Thursday, August 26, 2010

So the Kroenke era begins...

Last night the NFL Network broadcast limited information on the NFL owners meeting taking place at the Ritz Carlton Buckhead in Atlanta Georgia. They did mention that there was a vote on Stan Kroenke. It was not precisely clear whether he won or not. I immediately looked it up on The answer was yes, Stan has been approved as the new majority owner of the Rams. The facts of the case are these:
  1. The approval vote was unanimous
  2. Commissioner Goodell gave Stan a very nice endorsement.
  3. Stan will be the 7th Ram owner in 73 years.
  4. Many sources are reporting that Chip Rosenbloom and Lucia Rodriguez will still retain some interest in the team
  5. Reports conflict, but VanRam states that Kroenke bought nearly all of the remaining 60% of the Rams for the sum of $450 million.
  6. It is unlikely Chip Lucia will hold more than token stock in the Rams.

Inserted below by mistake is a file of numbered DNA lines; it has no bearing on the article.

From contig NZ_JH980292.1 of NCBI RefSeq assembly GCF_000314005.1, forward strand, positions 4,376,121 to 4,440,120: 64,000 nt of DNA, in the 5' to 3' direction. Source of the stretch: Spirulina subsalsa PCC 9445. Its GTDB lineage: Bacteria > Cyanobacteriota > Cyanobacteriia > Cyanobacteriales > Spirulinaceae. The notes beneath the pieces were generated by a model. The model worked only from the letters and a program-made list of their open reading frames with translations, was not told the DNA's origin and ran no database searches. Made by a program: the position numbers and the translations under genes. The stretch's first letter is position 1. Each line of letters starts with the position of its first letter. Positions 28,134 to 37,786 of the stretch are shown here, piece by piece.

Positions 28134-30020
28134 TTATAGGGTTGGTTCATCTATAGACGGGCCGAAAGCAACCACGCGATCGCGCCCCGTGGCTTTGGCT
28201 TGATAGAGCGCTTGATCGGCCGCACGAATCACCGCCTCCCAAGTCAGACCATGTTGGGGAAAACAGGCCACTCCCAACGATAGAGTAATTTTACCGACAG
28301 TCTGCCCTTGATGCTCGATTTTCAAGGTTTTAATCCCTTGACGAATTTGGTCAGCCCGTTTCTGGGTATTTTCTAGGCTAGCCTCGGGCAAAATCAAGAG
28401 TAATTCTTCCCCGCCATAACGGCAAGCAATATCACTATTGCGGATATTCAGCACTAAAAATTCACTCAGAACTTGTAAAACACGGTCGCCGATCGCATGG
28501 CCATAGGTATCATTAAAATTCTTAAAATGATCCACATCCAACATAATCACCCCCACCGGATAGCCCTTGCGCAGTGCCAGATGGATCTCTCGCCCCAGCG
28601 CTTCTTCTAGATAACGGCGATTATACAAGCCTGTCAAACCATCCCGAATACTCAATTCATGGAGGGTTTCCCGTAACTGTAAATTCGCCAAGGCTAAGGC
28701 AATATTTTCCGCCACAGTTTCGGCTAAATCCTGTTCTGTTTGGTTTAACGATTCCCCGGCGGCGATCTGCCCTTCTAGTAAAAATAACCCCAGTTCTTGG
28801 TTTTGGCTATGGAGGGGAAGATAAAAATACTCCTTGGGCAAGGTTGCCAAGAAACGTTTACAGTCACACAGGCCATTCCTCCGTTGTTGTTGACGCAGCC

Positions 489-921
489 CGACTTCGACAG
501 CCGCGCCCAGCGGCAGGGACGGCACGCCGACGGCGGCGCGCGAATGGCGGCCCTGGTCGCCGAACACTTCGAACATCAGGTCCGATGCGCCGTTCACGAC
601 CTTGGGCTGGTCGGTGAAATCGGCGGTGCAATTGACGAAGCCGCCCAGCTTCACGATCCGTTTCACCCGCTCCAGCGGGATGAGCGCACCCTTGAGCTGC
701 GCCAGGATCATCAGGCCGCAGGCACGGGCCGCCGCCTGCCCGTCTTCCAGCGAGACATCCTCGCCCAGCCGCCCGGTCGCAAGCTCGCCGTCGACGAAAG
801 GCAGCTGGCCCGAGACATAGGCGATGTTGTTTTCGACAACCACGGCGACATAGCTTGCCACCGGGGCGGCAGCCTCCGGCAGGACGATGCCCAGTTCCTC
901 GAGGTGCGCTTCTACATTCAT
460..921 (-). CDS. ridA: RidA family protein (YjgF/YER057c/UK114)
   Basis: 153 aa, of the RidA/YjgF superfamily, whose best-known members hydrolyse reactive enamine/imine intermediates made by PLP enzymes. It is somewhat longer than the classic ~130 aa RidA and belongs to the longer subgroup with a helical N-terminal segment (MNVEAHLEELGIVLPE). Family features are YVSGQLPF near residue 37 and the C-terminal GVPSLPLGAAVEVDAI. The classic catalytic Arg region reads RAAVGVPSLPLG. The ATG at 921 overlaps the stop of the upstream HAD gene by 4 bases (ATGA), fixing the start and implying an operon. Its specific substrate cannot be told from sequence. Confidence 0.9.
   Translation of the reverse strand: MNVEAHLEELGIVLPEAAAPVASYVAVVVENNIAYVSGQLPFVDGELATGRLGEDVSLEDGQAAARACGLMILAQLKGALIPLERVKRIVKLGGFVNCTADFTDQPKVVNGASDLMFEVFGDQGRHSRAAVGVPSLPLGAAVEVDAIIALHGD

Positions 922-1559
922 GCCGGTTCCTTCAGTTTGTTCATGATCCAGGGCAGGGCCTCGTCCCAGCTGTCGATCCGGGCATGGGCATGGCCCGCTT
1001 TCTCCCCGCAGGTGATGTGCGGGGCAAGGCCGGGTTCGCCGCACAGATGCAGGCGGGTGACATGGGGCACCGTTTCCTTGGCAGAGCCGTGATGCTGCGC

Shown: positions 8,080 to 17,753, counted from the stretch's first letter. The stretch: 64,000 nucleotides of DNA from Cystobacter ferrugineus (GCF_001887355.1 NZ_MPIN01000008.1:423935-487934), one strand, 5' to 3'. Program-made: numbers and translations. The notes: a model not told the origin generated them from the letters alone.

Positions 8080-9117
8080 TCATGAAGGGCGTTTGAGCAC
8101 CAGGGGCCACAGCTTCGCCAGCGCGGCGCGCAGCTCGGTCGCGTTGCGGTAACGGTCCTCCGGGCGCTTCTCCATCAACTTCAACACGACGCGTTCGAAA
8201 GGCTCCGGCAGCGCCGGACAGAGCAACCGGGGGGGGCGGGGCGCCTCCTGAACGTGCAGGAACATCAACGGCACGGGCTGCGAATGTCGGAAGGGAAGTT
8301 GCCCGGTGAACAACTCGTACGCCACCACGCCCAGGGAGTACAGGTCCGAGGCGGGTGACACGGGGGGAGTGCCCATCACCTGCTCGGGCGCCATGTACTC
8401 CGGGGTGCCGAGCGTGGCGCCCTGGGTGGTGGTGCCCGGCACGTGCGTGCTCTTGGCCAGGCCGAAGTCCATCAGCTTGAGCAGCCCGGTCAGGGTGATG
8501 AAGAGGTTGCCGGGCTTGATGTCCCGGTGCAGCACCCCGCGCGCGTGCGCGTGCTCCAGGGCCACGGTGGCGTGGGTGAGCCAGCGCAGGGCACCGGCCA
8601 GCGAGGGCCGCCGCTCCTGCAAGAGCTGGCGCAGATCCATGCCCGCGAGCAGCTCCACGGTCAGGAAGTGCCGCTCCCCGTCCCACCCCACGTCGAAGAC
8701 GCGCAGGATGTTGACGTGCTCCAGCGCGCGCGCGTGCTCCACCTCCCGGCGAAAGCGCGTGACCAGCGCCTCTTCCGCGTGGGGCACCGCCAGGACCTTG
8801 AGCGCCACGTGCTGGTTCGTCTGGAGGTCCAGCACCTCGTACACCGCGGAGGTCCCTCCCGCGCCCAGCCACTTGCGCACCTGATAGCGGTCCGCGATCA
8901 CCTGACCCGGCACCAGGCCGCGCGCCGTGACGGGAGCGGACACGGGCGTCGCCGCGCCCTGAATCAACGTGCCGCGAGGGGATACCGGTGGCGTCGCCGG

7. Stan has been given a grace-period to divest himself of the Nuggests and the Avalanche.
  8. Regrettably, the NFL has not done away with the cross-ownership ban, or given Stan a pass. Rather he has a temporary exemption so that he can get into compliance with the rule.
  9. Stan has until December of 2012, or until the end of the world, which ever comes first.
  10. NFL Executive Vice President Eric Grubman says the Nuggests and Avalanche will be passed over to John Kroenke, the 30 year old son of Stan and Anne.
  11. The spectre of a potential move to Los Angeles was raised immediately by the Atlanta media.
  12. Stan said he would never lead the charge out of St. Louis, but he has to remain competitive, and to be competitive he needs revenues.
  13. VanRam is reporting that the first item on Stan's agenda is a new Stadium and a return to profitability.
  14. Certainly, a return to profitability is a critical aspect of the rebuilding project. You can't keep operating at a loss. You either staunch the bleeding or die at some point.